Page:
The water or other fluid is introduced on a continuous basis and is supplied to each individual separate element of structure of the drainage table through which vacuum is applied. This principal is directly applicable to papermaking machinery in which a plurality of sequentially arranged foil blades, suction boxes or suction pipes are employed on the upper surface of the drainage table over which the material to be dewatered is passed as it is carried on a Fourdrinier wire. By a manifold arrangement, the source of water can be introduced to all of the drainage elements on the drainage table to provide appropriate end seals and eliminate the leakage of air into the drainage table through the end zones.
It is an objective of the present invention to provide a deckle formed by a liquid seal for the end zones of the suction drainage equipment without requiring solid elements. This results in a lower cost, elimination of the need for adjustment of solid component parts and good tolerance to normal operating variations.
The concept is particularly applicable to the papermaking industry where Fourdrinier wires are employed and drainage devices including foil blades, suction boxes and suction pipes cooperating with a vacuum source are utilized to dewater a wet web of material.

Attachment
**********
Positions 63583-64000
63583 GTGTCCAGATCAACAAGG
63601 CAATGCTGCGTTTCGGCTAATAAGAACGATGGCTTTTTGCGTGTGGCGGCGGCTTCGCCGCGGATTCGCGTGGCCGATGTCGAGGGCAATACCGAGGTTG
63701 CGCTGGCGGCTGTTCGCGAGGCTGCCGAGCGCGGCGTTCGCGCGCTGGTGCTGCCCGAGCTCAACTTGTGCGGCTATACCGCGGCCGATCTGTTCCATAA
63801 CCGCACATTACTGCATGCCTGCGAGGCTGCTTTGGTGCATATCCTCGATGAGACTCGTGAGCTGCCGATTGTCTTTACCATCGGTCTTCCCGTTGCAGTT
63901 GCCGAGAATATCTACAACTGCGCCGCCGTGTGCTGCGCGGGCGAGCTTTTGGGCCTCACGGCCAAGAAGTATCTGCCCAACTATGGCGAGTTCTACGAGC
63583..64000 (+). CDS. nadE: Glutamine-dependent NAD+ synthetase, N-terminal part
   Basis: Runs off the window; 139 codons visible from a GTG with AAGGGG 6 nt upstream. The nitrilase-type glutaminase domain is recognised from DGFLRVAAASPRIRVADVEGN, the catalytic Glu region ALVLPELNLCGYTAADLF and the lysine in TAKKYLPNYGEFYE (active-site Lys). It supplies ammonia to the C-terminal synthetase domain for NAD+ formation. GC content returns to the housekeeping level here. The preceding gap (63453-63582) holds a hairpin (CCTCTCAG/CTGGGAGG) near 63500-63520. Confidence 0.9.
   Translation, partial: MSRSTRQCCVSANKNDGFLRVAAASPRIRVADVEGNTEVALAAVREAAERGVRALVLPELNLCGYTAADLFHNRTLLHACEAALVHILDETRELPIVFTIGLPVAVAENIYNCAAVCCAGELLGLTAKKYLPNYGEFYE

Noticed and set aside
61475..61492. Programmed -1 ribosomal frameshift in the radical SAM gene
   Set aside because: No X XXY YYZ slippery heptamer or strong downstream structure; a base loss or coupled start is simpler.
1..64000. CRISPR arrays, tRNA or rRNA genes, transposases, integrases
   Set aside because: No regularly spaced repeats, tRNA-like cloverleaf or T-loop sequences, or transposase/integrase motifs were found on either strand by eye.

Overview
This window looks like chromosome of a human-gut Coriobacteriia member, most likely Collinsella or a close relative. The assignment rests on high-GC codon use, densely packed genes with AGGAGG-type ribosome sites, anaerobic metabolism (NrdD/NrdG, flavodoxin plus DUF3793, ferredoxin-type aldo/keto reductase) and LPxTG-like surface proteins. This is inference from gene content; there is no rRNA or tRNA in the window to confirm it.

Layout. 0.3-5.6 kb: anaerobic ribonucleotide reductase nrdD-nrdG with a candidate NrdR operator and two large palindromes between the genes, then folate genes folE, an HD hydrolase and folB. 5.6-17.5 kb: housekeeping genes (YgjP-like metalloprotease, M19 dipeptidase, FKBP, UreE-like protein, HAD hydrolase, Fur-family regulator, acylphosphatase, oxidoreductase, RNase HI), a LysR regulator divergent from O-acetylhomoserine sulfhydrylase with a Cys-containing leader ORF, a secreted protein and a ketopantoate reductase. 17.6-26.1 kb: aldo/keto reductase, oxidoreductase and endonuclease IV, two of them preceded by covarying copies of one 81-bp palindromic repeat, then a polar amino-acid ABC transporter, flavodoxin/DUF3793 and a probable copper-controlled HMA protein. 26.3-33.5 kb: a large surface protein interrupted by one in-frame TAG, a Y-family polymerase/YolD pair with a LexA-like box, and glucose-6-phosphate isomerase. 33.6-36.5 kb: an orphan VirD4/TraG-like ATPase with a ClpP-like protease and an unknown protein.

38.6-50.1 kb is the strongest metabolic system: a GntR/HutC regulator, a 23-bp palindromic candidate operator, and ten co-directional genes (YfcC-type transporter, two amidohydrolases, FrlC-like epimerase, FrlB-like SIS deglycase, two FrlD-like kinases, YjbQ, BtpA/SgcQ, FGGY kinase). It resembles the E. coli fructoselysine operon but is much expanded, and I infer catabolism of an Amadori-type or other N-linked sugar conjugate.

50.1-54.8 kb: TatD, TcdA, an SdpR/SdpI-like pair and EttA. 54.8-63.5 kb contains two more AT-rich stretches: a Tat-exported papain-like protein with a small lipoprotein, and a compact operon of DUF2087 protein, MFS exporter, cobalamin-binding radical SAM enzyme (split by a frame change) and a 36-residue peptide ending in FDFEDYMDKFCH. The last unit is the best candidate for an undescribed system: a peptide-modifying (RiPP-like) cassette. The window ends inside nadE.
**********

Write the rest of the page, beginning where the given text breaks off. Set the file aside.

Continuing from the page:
In summary, a liquid deckle for a deliquefying system is provided. The deliquefying system is the type including at least one drainage device having a wear surface and connected to a source of suction open to the wear surface. It also includes a means for passing a wet web of material to be deliquefied over the wear surface so that the liquid is removed from the web of material by the drainage device. The liquid deckle is positioned at each exposed end of the drainage device in position to prevent air from entering the drainage device through the end zone thereby restricting the flow of air to passage through the wet web into the drainage device.
With the above objectives among others in mind, reference is made to the attached drawings.
In The Drawings:
FIG. 1 is a fragmentary perspective view of the liquid deckle of the invention incorporated in a deliquidfying system with arrows showing the direction of flow of the liquid deckle;